So, like the monk who realised that life doesn’t change after enlightenment and that you still have to do the things you have to do, what you can change is how you do them. Mindfully, with awareness, focus and concentration. Give it a try, and let me know how you get on! Even if a day is too much, try an hour or half an hour each day. You don’t have to change your schedule, just do everything in it mindfully.

May you be peace as you chop wood and carry water.


10 thoughts on “Mindful Mondays

  1. It’s odd, just before I went to sleep last night I was thinking along similar lines.
    My aunt passed away over New Year & I was contemplating how little I knew her & how much time we all spent rushing hither & thither.
    My aunt & uncle had busy lives, lived in an isolated village in Scotland or were jet setting around Europe so our paths rarely, if ever, crossed.
    The last time I saw her was at my Mum’s funeral almost 3 years ago & I’d resolved that at some point I’d make the 7.5 hr trip to visit.That never happened.
    We all spend so much time being “busy” that we forget to slow down to appreciate & take notice of the passing of time.
    I suppose if I’d been more mindful in my everyday actions I might have been more aware that I could be missing opportunities so I’m definitely going to try to change that so I don’t make a similar mistake again.

    • There’s a saying in the UK that I love – less haste, more speed. If we are truly immersed in the moment, truly aware then no opportunity will be missed.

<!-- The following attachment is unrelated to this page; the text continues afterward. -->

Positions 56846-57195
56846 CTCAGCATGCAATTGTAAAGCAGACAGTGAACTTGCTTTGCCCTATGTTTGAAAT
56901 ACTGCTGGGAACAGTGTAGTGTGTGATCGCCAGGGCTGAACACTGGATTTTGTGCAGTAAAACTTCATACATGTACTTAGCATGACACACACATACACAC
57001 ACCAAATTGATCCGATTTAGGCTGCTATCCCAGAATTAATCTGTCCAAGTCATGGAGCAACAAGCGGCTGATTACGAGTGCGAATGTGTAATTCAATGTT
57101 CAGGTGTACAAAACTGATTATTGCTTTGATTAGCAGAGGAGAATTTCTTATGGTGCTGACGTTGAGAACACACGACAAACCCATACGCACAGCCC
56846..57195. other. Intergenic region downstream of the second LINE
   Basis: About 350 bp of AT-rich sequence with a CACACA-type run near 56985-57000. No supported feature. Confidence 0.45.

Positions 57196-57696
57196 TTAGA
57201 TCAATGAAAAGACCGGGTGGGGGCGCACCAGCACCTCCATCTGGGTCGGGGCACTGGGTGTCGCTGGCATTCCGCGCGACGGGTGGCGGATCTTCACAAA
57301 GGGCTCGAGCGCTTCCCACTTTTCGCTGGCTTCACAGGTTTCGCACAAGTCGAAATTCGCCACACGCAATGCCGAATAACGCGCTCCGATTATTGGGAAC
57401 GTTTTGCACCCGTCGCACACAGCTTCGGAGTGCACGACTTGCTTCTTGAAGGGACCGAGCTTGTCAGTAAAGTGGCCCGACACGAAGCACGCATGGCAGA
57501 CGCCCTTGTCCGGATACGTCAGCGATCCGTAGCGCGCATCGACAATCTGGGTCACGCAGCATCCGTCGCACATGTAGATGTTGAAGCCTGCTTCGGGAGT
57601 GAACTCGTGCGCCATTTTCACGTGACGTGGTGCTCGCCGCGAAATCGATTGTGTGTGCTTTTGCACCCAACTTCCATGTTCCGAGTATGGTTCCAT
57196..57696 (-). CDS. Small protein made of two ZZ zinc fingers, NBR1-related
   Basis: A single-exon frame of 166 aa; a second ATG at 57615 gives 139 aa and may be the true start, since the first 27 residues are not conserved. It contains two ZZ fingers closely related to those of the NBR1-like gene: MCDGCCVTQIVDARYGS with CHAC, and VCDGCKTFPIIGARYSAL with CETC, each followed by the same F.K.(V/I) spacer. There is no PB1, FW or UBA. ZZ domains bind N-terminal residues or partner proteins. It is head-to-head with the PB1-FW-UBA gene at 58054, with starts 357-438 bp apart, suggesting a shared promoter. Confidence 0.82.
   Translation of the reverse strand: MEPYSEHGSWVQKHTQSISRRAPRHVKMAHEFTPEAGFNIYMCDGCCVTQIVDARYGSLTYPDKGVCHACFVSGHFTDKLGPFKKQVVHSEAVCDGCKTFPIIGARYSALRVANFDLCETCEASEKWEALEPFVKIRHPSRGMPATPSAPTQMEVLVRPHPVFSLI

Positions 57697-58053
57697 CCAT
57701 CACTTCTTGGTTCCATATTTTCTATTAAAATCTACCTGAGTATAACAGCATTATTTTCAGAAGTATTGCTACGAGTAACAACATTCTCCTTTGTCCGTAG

I’m so sorry to hear of your loss – blessings to you and your family. xoxo

  2. Hi there again, altough in a comedy movie, last weekend I heard a quote that stayed in my toughts, and I think is in its place: “Here (our Western civilization) we have watches, but in Africa we have time.” 😊

  3. I love this idea of Mindful Mondays.

    Ever since walking a pagan path, I’ve emphasized on mindfulness, but it wasn’t until beginning practicing Druidry that I began to know what it meant. Now that I’ve immersed myself in studies of Buddhism recently, I feel like I’m finally “getting” it (in principle). Practicing it is the simplest thing in the world, but the hardest!

  4. Like minds think alike. I started a “Mindful Monday” weekly post too. I enjoy your blog quite a bit and try to stop in whenever I can. Peace and joy to you this week. ❤

  5. This is especially challenging when things in one’s life are in chaos, flux and turmoil. At the same time it is when it is most important to practise a mindful attitude. On my walk today, I walked focused on my steps, not intentionally, but because that is what I knew I had to do. I was also aware of my animal companions surrounding me, guiding and shielding me. Allowing me to be open because I was not the wary one. Not unaware, but not wary and over protective.
    it does not make hard stuff go away. It makes hard stuff more manageable by softening ever so slightly the spiky edges. Thank you for your wisdom, once again. x

    • Yes indeed – even when all we can do is take one step at a time, even if those are just down the stairs to make a cup of coffee and it takes all our resources to do so, then doing each step with mindfulness makes it easier, at the very least to continue. xoxo